- Press Release
- Feb 6, 2023
Royal Astronomical Society Honors Leading Astronomers & Geophysicists
The Royal Astronomical Society is pleased to announce the 2017 winners of its awards, medals and prizes. Each year the RAS recognises significant achievement in the fields of astronomy and geophysics through these awards.
The announcements will be made at the Ordinary Meeting of the society held on Friday 13 January 2017. The winners will be invited to collect their awards at the Society’s National Astronomy Meeting in Hull in July.
The Society’s highest honour is its Gold Medal, which can be awarded for any reason but usually recognises lifetime achievement. Past winners include Albert Einstein, Edwin Hubble, Arthur Eddington and Stephen Hawking. It was first awarded in 1824; since 1964 two have been awarded each year: one for astronomy, and one for geophysics. This year the winners are Prof. Nick Kaiser of the University of Hawaii, and Prof. Michele Dougherty of Imperial College London, the first woman to win the Gold Medal since 2005, and only the fifth to do so since the Society’s foundation in 1820.
In 2016 the Society also introduced two new medals, the Annie Maunder Medal for public engagement, and the Agnes Clerke History Medal. Dr. Marek Kukula, Public Astronomer at the Royal Observatory Greenwich, is the first winner of the Annie Maunder Medal, and Prof. Clive Ruggles of the University of Leicester wins the Agnes Clerke Medal.
Professor John Zarnecki, President of the Royal Astronomical Society, congratulated the winners:
“The recipients of the Royal Astronomical Society’s 2017 awards, medals and prizes reflect the enormously wide range of interests of the Society and its members. From the interior of our Earth through to the Outer Planets of our Solar System and further to our own Galaxy and even to the outer reaches of our universe, all disciplines are represented. The achievements of all of our winners are impressive and we are so pleased to be able to acknowledge them.”
List of winners of the 2017 RAS medals and awards
* Gold Medal: Professor Nick Kaiser, Institute for Astronomy, University of Hawaii
* Eddington Medal: Professor Cathie Clarke, Institute of Astronomy, University of Cambridge
* Herschel Medal: Professor Simon Lilly, Institute of Astronomy, ETH Zurich
* Jackson-Gwilt Medal: Dr. Ian Parry, Institute of Astronomy, University of Cambridge
* Agnes Clerke Medal: Professor Clive Ruggles, University of Leicester
* Fowler Award: Dr. Jonathan Pritchard, Imperial College London
* Winton Capital Award: Dr. Cosimo Inserra, Astrophysics Research Centre, Queen’s University Belfast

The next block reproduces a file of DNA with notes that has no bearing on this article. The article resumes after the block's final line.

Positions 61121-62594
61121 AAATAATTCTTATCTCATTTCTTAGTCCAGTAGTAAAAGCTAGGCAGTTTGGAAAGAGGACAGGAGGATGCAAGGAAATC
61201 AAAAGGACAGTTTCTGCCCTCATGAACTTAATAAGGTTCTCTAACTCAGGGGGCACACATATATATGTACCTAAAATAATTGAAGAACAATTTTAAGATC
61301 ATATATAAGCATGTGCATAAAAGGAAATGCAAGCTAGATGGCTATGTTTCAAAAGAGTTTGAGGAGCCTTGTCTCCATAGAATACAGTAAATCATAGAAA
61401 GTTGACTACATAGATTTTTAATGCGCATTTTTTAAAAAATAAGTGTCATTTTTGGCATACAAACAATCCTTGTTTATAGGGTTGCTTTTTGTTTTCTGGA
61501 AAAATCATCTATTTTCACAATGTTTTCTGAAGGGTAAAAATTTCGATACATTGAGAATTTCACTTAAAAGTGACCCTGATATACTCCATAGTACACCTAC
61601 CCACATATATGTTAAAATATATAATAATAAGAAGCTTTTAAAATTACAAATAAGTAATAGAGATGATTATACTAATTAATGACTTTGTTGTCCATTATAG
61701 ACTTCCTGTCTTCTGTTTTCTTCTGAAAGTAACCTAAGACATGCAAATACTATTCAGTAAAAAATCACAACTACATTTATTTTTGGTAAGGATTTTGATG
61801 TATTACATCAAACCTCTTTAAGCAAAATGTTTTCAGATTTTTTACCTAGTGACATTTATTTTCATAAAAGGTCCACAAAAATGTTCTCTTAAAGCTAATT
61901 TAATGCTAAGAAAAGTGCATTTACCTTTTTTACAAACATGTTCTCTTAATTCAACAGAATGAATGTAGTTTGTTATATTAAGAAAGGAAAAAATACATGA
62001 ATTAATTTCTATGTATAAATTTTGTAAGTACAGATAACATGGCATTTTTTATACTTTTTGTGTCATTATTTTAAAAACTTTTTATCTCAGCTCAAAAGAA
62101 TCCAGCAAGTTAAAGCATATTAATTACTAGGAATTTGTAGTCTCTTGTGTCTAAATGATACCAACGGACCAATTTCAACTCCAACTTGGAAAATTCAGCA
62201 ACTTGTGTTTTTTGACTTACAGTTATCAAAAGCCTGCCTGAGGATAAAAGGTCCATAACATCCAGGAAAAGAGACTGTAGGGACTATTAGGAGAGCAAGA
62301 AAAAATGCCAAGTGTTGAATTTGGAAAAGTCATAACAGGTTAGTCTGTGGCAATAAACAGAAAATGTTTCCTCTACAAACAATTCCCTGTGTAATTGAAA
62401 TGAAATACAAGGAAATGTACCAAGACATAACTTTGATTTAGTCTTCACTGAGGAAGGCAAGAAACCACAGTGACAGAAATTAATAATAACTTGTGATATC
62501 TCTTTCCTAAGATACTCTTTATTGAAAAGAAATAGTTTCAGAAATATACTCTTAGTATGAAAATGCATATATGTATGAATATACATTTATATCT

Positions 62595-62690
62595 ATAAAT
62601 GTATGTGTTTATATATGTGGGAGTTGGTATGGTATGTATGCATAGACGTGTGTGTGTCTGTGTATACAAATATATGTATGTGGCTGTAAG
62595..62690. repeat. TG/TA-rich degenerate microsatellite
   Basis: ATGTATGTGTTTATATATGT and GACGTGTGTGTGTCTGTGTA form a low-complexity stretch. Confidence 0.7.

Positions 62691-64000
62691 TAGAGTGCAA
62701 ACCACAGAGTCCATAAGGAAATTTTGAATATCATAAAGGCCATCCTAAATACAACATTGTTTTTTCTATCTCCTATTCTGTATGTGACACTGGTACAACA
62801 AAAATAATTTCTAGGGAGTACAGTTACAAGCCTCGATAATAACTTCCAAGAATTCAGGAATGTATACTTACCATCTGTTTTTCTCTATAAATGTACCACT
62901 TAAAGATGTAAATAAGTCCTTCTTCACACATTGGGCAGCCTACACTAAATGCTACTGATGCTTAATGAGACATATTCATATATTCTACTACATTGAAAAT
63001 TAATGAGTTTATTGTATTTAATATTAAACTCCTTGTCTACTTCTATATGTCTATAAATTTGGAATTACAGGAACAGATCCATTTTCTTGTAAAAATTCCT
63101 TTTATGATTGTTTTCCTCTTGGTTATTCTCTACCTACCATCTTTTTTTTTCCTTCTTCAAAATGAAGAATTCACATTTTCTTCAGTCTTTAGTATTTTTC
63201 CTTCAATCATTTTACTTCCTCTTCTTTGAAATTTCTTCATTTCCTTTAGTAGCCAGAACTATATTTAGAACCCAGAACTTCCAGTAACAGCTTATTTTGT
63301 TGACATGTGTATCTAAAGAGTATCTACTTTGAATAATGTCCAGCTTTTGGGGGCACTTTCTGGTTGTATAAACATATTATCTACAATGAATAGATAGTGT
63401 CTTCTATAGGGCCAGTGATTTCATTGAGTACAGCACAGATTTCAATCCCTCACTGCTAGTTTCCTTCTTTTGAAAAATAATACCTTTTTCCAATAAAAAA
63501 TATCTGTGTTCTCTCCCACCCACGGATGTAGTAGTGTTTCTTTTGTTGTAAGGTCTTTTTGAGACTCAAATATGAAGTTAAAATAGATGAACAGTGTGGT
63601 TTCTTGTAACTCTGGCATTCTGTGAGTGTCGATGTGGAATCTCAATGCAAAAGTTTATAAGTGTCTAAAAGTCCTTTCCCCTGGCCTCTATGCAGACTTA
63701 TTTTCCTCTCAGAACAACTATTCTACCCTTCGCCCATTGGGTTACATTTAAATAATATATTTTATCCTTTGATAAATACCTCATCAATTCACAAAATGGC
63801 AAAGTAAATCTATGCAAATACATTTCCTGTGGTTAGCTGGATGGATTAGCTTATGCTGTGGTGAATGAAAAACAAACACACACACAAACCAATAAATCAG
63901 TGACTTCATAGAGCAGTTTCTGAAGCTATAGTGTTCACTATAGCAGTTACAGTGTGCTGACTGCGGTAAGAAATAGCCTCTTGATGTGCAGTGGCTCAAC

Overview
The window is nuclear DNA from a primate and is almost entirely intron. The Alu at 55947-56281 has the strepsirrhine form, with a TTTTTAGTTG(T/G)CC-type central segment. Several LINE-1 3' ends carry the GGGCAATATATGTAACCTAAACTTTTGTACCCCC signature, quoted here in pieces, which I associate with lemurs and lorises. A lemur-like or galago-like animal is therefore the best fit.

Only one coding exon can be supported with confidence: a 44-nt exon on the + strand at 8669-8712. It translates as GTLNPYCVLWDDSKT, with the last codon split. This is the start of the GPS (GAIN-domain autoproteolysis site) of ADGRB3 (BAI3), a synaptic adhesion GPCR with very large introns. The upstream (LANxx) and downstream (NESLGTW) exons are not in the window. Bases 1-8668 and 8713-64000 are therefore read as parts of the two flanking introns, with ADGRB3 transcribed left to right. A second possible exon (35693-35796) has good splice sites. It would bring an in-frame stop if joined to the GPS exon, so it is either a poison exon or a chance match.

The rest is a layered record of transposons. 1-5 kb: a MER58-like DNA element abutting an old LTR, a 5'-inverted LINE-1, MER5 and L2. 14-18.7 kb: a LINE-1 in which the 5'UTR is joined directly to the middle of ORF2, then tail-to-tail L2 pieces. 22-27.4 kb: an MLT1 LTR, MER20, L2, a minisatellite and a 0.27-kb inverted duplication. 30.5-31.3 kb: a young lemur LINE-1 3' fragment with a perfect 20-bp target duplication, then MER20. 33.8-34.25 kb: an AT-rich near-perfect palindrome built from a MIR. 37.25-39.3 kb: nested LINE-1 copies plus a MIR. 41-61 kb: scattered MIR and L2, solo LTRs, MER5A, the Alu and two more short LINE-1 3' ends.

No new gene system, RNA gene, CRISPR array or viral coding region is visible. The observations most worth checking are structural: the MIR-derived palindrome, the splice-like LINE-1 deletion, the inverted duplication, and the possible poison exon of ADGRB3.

* Group Achievement Award: The Laser Interferometer Gravitational-Wave Observatory (LIGO) team
* Service Award: Mr. Derek Fry
* George Darwin Lecture: Professor Catherine Heymans, University of Edinburgh
* Honorary Fellowships: Professor Boonrucksar Soonthornthum, National Astronomical Research Institute of Thailand; Professor Michael Thompson, National Center for Atmospheric Research, USA
* Gold Medal: Professor Michele Dougherty, Imperial College London
* Chapman Medal: Dr. Mervyn Freeman, British Antarctic Survey
* Price Medal: Professor Richard Holme, University of Liverpool
* Fowler Award: Dr. Christopher Chen, Imperial College London
* Winton Capital Award: Dr. Zhonghua Yao, Mullard Space Science Laboratory, UCL
* Group Achievement Award: SuperDARN
* Service Award: Professor Richard Harrison, RAL Space
* Harold Jeffreys Lecture: Professor Tim Wright, University of Leeds
* James Dungey Lecture: Professor Christopher Owen, Mullard Space Science Laboratory, UCL
* Honorary Fellowship: Professor Maria Zuber, Massachusetts Institute of Technology, USA
Education, Outreach, and Public Engagement
* Annie Maunder Medal: Dr. Marek Kukula, Royal Observatory Greenwich
* Patrick Moore Medal: Mr. Tim Browett, Robert Gordon College
Dr. Robert Massey
Royal Astronomical Society
+44 (0)20 7292 3979, cell: +44 (0)7802 877699
Dr. Morgan Hollis
Royal Astronomical Society
+44 (0)20 7292 3977
The Royal Astronomical Society (RAS, http://www.ras.org.uk), founded in 1820, encourages and promotes the study of astronomy, solar-system science, geophysics and closely related branches of science. The RAS organizes scientific meetings, publishes international research and review journals, recognizes outstanding achievements by the award of medals and prizes, maintains an extensive library, supports education through grants and outreach activities and represents UK astronomy nationally and internationally. Its more than 4,000 members (Fellows), a third based overseas, include scientific researchers in universities, observatories and laboratories as well as historians of astronomy and others.